Data Availability

The datasets used and/or analyzed during the current study are available from the corresponding author on reasonable request.



Type-2 diabetes mellitus


Nonalcoholic fatty liver disease


Nonalcoholic steatohepatitis


Arteriosclerotic Cardiovascular Disease


Cardiovascular Disease


Body mass index


Systolic blood pressure


Diastolic blood pressure


Waist circumference


Fasting plasma glucose


Alanine aminotransferase


Aspartate aminotransferase


Total cholesterol




High-density lipoprotein cholesterol


Low-density lipoprotein cholesterol


Very-low-density lipoprotein




Serum Creatinine


Blood Urea nitrogen


Uric acid


Metabolic syndrome






Metabolically healthy obesity


Metabolically unhealthy obesity


Normal control


Rate of glucose infusion


Rate of glucose disposal


Nonalcoholic fatty liver disease score




Glucose Transporter 4


Odds ratio


C-reactive protein


Tumor necrosis factor Alpha


Glucagon-like peptide-1


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The authors acknowledge all the physicians and nurses taking part in the enrollment of participants in the First Affiliated Hospital of Nanjing Medical University.


This study was supported by the National Key R&D Program of China [2019YFA0802701, 2018YFA0506904], the National Natural Science Foundation of China [91854122, 31900832, 82170882, 82270921], and the Jiangsu Science and Technology Office [BK20191074]. This project was also supported by Shanghai Qi Zhi Institute (SYXF0120020601), Jiangsu Provincial Medical Key Discipline(Laboratory) (ZDXK202202), and the Priority Academic Program Development of Jiangsu Higher Education Institutions.

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Authors and Affiliations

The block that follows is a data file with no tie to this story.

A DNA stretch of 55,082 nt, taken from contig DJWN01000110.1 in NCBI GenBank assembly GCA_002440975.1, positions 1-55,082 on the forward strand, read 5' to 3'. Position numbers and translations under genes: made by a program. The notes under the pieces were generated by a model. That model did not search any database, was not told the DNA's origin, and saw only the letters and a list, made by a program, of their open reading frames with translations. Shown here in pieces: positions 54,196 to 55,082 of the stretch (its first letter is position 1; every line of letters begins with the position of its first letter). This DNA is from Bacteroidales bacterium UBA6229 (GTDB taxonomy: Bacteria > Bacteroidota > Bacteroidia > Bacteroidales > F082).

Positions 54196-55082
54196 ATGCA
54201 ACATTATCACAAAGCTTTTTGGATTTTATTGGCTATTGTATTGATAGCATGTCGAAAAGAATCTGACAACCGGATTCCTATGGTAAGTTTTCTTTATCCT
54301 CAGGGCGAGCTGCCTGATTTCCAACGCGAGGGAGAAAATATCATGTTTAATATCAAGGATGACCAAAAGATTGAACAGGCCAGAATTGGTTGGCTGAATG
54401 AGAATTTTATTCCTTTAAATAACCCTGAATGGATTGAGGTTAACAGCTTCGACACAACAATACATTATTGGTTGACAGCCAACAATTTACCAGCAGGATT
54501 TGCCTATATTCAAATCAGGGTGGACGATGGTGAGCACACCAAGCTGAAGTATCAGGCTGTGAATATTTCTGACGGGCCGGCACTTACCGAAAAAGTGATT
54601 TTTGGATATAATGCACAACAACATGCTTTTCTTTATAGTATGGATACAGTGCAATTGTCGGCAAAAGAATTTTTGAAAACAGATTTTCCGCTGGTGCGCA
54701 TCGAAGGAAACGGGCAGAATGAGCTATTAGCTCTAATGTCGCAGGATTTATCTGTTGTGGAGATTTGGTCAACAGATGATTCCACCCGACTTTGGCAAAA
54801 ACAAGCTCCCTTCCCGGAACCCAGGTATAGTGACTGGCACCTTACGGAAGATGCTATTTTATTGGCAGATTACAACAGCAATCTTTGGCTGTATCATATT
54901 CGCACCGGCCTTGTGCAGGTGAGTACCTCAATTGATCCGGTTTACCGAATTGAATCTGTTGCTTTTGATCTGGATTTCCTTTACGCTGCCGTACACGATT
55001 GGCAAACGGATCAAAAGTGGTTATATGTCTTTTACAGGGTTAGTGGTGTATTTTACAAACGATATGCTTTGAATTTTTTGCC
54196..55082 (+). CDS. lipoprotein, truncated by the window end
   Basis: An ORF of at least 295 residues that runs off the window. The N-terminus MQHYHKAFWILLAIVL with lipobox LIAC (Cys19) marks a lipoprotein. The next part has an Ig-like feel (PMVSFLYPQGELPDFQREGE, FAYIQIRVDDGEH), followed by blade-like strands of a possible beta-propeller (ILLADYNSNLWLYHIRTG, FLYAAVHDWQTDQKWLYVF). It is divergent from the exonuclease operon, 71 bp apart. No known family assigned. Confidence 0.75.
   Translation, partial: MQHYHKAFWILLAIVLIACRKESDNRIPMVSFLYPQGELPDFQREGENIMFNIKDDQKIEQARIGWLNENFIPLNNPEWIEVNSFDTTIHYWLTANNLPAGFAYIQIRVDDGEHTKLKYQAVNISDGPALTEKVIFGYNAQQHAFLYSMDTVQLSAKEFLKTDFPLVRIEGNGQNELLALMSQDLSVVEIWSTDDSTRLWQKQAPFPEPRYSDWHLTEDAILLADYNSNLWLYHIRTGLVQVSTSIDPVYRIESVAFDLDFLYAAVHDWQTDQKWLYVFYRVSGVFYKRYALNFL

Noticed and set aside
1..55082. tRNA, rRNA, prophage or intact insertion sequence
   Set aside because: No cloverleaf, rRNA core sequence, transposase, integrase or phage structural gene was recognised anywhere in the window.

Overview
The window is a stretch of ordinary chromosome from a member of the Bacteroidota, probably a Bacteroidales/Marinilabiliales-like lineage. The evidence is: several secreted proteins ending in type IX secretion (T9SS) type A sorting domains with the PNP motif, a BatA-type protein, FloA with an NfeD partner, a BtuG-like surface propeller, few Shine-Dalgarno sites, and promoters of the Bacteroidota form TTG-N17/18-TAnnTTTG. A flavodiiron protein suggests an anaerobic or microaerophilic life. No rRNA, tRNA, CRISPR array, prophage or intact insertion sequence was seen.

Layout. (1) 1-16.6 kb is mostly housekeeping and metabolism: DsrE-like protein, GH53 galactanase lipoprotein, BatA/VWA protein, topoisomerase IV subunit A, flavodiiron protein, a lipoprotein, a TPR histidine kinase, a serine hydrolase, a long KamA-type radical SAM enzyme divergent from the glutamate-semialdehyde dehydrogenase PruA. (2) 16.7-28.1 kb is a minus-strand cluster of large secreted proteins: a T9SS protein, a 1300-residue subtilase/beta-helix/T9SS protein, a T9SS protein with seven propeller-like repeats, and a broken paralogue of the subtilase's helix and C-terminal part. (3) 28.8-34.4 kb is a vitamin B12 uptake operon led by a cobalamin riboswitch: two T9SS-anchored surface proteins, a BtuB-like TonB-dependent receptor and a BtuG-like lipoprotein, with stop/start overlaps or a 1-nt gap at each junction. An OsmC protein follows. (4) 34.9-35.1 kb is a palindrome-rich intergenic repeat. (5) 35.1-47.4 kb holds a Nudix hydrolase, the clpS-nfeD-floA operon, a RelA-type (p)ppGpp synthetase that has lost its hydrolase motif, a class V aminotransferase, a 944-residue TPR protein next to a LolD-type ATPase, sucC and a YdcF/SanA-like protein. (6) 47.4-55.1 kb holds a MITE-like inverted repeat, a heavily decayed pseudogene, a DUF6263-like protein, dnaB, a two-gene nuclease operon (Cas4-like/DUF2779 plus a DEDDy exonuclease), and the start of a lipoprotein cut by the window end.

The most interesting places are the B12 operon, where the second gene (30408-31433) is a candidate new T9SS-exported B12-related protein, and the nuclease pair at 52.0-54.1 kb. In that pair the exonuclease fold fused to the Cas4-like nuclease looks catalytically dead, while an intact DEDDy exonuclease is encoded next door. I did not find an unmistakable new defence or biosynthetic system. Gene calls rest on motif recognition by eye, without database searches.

BY performed data acquisition, data analysis, manuscript writing, and manuscript editing. MH and WJ took part in enrolment of participants and assisted with data analysis and manuscript writing. YM, JY, QW, WG, YS, MZ, YX, ZW and YW took part in human glucose clamp performance. SML and GS contributed to lipidomic measurements. JG contributed to the human glucose clamp study performance. JZL assisted with manuscript revision. ZF, YG contributed to the guidance of data acquisition and analysis as well as human glucose clamp performance. HZ was the guarantor of this work, and supervised the whole study. All authors reviewed the manuscript.

Corresponding authors

Correspondence to Zhenzhen Fu, Yingyun Gong or Hongwen Zhou.

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This study protocol was approved by the Institutional Review Board of the First Affiliated Hospital of Nanjing Medical University, and all participants provided written informed consent (2014-SR-003) prior to study entry.

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Yu, B., Hu, M., Jiang, W. et al. Ceramide d18:1/24:1 as a potential biomarker to differentiate obesity subtypes with unfavorable health outcomes. Lipids Health Dis 22, 166 (2023).